LEO: What do you think about the state of journalism now as opposed to when you started out publishing?

JY: I’m very worried about it. There is still some good journalism being done but, particularly in TV journalism, it’s just pathetic. It’s really sad, particularly when you’re in my job and you’re dealing with really complicated issues. Virtually everything you deal with on the federal level is complicated, much too complicated for TV to ever deal with. You can’t talk about healthcare in 90 seconds, and that’s even if you get 90 seconds, which is long. I mean, 40 years ago the average soundbite in television was 40 seconds, today it’s like 9.5. So for us to be able to communicate anything within seconds is impossible.

LEO: So do you have any favorite vocal opponents of LEO?

JY: Well, at the time there was a conservative activist named Frank Simon. Frank Simon didn’t appreciate LEO or my positions, and he was a horrible homophobe. So we were often battling verbally. Since that time, in terms of who is our royal opposition, I would have to say Mitch [McConnell]. […] I consider part of my job educational, and I hope that isn’t taken in a pretentious way, but I try to help my constituents understand complex issues, Mitch doesn’t. Mitch tries to spin them a certain way, and I take umbrage with that.

LEO: Has Mitch McConnell ever said anything to you about LEO’s comments on him?

JY: The only time that he has ever complained to me about something I said about him was actually a bizarre situation. Louisville Magazine was doing a profile of him, and they asked me about him and I said, ‘Mitch is the Tiger Woods of politics, in that, ever since he was a little boy, he gets up every morning and all he thinks about is advancing his political interests. And there has never been a more focused politician than Mitch McConnell, and that makes him very formidable.’ Mind you, this is before Tiger’s scandal, and we ended up seeing each other at a Georgetown/Louisville basketball game and he came up to me and said, ‘Why’d you take that shot at me?’ I said, ‘Shot?’ You call me the Tiger Woods of anything and I’d consider it a compliment. I thought what a weird thing to be offended by. It was supposed to be complimentary … well … maybe. But in my own eyes I thought, how can anybody care that much? You gotta have a life, man. But that’s the only things he’s ever complained about, and I’ve called him a liar on national TV.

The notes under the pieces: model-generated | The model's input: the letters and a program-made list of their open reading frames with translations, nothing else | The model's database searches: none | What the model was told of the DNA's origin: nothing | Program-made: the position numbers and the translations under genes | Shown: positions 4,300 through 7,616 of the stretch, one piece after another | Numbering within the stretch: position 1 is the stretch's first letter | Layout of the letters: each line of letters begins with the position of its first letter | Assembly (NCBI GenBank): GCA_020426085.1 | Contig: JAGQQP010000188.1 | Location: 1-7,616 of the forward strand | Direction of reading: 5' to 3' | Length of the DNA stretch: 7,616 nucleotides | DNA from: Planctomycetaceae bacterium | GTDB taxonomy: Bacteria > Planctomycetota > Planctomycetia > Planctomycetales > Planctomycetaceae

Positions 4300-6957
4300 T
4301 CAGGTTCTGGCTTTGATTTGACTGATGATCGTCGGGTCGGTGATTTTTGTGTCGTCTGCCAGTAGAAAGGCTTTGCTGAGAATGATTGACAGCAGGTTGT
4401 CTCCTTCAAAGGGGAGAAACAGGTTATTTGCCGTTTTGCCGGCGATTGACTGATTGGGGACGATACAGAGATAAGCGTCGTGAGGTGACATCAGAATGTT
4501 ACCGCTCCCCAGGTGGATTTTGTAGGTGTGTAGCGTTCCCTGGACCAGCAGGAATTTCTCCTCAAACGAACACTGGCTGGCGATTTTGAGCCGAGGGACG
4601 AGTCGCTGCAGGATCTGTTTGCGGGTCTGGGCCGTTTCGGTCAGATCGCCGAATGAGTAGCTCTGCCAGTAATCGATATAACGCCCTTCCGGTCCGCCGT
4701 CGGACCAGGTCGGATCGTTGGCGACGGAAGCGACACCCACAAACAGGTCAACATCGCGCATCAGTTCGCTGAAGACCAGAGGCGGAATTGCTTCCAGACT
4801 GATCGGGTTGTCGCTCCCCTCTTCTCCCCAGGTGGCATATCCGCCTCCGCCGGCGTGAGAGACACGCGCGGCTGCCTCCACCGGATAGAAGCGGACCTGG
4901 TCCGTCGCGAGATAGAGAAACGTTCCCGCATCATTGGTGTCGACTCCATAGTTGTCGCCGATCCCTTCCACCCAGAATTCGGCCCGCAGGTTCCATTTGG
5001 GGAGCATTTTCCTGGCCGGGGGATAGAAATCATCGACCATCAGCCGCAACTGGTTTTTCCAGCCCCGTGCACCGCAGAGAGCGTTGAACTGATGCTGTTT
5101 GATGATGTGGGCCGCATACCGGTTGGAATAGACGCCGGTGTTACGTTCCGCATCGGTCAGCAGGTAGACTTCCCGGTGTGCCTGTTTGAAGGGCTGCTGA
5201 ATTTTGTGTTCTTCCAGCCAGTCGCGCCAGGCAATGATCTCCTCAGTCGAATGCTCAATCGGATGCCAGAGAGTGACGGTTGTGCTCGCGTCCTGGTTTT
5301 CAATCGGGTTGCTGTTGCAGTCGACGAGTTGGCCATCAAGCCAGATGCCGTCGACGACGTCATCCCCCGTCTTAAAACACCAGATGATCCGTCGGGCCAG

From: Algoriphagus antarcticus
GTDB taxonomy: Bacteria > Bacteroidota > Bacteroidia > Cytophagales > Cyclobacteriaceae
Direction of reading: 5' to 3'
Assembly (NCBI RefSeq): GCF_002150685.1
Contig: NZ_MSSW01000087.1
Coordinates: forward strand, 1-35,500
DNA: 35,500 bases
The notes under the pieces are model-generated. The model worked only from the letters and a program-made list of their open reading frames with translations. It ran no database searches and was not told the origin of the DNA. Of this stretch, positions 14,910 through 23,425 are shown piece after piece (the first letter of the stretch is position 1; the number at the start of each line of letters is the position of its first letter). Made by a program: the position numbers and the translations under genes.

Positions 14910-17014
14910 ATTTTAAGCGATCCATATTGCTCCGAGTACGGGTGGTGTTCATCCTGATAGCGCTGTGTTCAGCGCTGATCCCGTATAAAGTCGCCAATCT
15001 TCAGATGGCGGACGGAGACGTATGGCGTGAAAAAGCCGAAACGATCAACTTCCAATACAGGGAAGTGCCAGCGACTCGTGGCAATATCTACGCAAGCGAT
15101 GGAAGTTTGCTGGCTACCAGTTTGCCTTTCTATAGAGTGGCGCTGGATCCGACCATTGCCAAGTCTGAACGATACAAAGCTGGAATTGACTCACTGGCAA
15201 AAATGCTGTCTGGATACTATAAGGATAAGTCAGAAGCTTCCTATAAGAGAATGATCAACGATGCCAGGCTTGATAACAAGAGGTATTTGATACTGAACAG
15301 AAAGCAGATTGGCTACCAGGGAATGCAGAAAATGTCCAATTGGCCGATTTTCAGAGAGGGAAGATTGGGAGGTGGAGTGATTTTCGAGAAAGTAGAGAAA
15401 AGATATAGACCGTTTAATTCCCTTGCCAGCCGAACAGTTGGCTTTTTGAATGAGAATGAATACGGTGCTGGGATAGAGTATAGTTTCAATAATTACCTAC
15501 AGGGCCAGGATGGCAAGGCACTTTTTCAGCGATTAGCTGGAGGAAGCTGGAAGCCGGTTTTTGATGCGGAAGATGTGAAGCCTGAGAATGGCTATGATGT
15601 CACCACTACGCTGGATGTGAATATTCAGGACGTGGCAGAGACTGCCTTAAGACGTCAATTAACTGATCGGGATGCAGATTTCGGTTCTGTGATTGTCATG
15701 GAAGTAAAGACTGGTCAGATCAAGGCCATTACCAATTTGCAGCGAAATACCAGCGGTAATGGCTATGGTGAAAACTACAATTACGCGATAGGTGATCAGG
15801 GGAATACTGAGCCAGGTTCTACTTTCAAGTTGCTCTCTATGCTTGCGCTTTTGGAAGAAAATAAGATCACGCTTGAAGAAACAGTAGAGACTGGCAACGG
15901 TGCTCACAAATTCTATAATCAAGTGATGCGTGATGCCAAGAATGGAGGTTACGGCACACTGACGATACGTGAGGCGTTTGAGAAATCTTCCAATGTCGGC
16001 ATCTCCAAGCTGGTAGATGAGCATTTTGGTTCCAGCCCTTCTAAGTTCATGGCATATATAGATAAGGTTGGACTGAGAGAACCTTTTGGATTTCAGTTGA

LEO: So I have to ask about your segment on ‘The Colbert Report.’ Any good skits that didn’t make it on air? [For those who don’t remember, Colbert highlighted Yarmuth in his ‘Better Know a District’ segment where Yarmuth was asked to debate the idea of throwing kittens in a wood chipper.]

JY: I had been told by other congressmen not to go on his show. […] And I guarantee you that sketch was the single most important thing I have ever done to sway political opinion in my favor. That show aired a few days before the St. Patrick’s Day Parade, and I was walking down Baxter Avenue and I must have had 300 people yell at me asking about my woodchipper. […] But there was a bunch of stuff we did that didn’t make the cut. One of them was he asked me if I could tell the difference between Kentucky bourbon and Tennessee sour mash whiskey and I said ‘sure.’ So he said ‘alright I’m going to test you.’ So he brought out two glasses and I knew it would be easy for me but I hammed it up and kind of looked at the glasses and sniffed them, and right after I tasted them, I said, ‘This one’s Kentucky bourbon, that one is Jack Daniels.’ And he said, ‘That’s right. How long have you been drinking on the job?’

Joseph Grove

LEO, 1991–1999
Joseph Grove
Joseph Grove